Learn to use common computer hygiene practices.
- Protect your computer against malware
- Keeping your software up to date
- Use open source software
- Keep backups of information
You will be better able to successfully use some of the more complex digital technologies and tactics if your computer is well protected from malware.
Malware is the general name for any malicious and undesirable software that attacks your computer and prevents it from working correctly.
Keeping your software up to date limits weaknesses in the software that can be exploited by malware.
Always keep your operating system (Windows, Linux, Mac OS, etc) updated by downloading the latest updates from the respective websites.
Application software (Word, Excel, LibreOffice), either bought or open source, should also be kept up to date. Set your software to send you alerts about security updates, if such an option is available, so that you can get them as soon as they are released.
Most software on Windows will either update automatically or alert you to available updates, and point you to where you can download them. Windows operating system is set to auto-update by default.
If your settings are not set to auto-update (mobile-based GSM data providers often advise you to turn off automatic Windows updates to conserve your data bundles) you can turn this function on by going to your computer’s Start menu, selecting All Programs and clicking Windows Update.
Alternatively, through the process above you can set Windows Update to inform you of available updates and let you decide whether to download them or not.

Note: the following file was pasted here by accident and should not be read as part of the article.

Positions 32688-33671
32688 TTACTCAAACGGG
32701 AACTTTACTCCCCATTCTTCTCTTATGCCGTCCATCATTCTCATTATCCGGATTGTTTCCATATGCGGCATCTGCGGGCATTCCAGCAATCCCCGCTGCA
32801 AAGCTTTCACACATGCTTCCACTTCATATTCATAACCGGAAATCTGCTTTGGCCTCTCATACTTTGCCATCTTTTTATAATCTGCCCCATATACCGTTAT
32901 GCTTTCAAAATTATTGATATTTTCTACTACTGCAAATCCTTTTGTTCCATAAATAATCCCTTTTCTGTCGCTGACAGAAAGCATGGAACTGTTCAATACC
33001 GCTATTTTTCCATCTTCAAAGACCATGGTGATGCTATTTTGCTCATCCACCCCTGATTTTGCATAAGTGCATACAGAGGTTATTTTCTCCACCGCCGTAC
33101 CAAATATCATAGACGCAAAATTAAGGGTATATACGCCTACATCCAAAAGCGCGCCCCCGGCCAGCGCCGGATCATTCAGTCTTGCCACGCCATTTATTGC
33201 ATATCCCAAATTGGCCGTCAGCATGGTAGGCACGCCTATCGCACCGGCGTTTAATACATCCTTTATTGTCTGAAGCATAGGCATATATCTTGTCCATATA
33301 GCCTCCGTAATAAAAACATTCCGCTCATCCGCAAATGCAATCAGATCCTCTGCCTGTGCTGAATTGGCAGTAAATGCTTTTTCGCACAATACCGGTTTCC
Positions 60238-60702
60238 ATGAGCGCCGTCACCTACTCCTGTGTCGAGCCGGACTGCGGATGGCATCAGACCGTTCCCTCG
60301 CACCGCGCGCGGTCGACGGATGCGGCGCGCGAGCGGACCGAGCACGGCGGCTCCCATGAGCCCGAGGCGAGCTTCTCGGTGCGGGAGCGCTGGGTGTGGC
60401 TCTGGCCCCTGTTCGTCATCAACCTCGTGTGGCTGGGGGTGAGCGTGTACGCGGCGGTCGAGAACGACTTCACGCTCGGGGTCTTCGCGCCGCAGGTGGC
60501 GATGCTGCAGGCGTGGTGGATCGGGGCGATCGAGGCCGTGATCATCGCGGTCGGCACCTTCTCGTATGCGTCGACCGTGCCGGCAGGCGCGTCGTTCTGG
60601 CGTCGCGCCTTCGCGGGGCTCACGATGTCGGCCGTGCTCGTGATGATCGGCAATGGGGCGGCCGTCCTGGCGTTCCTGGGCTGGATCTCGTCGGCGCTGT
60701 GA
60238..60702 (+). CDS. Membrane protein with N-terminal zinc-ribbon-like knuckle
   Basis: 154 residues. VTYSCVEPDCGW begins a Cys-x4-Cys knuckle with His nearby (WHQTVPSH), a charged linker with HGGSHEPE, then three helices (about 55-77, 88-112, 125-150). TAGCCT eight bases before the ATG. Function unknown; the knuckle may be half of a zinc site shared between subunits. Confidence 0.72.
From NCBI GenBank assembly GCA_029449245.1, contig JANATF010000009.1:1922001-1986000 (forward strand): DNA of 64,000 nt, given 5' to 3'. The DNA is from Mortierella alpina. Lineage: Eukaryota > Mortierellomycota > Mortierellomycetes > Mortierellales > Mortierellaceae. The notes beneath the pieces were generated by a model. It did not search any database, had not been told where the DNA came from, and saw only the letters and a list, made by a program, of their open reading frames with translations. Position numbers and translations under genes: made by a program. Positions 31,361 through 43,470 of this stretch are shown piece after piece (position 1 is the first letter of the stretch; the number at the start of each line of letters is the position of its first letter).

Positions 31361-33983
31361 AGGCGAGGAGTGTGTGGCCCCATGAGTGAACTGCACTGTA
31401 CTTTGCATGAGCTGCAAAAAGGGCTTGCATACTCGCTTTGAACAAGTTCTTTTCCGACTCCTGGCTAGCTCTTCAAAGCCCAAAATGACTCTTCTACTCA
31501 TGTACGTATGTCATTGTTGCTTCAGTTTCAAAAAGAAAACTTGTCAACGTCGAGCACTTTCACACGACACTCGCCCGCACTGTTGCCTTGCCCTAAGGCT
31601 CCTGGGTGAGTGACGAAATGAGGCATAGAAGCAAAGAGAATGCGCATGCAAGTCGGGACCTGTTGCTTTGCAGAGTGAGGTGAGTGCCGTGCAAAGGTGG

This way, you can download and install all your updates when you are in a place with a good and affordable internet connection (e.g. your office)
For most small organisations, keeping your paid-for software up to date can be a challenge. Sometimes you have to buy new licences, or whole new software suites, which can be a drain on your budget.
Consider switching to free and open source software (FOSS) such as the office suite LibreOffice, and an open source operating system such as GNU/Linux-based Ubuntu.
Also consider using Mozilla Thunderbird as your email client and Firefox as your internet browser. As well as being free, FOSS software is also relatively more secure, as there are millions of volunteers looking at the source code and any one of them can spot bugs and fix them much quicker than engineers of proprietary software can.
Independent developers are also constantly developing digital security tools to add to FOSS software.
For a list of recommended free and open software, refer to the list Tactical Technology Collective has put together
Take measures to ensure that you recover your most important information in the unfortunate event that you lose a computer either through theft, system collapse, or confiscation/destruction by your adversaries.
Your best bet is to keep a backup of your important information. When creating a backup:
Identify your important information and organize it in one
place, such as a folder in your computer.
- Select a backup storage medium that allows you to replace your backup document with its latest version.
Tresorit and SpiderOak, which are both quite secure and reliable.
- en/topics/understand-4-digisec/0-getting-started/1-1-intro.md: Getting started with digital security
- en/topics/practice-1-emergencies/3-seized-devices/1-1-intro.md: What to do if your device is seized
- Tactical Technology Collective: Basic computer hygiene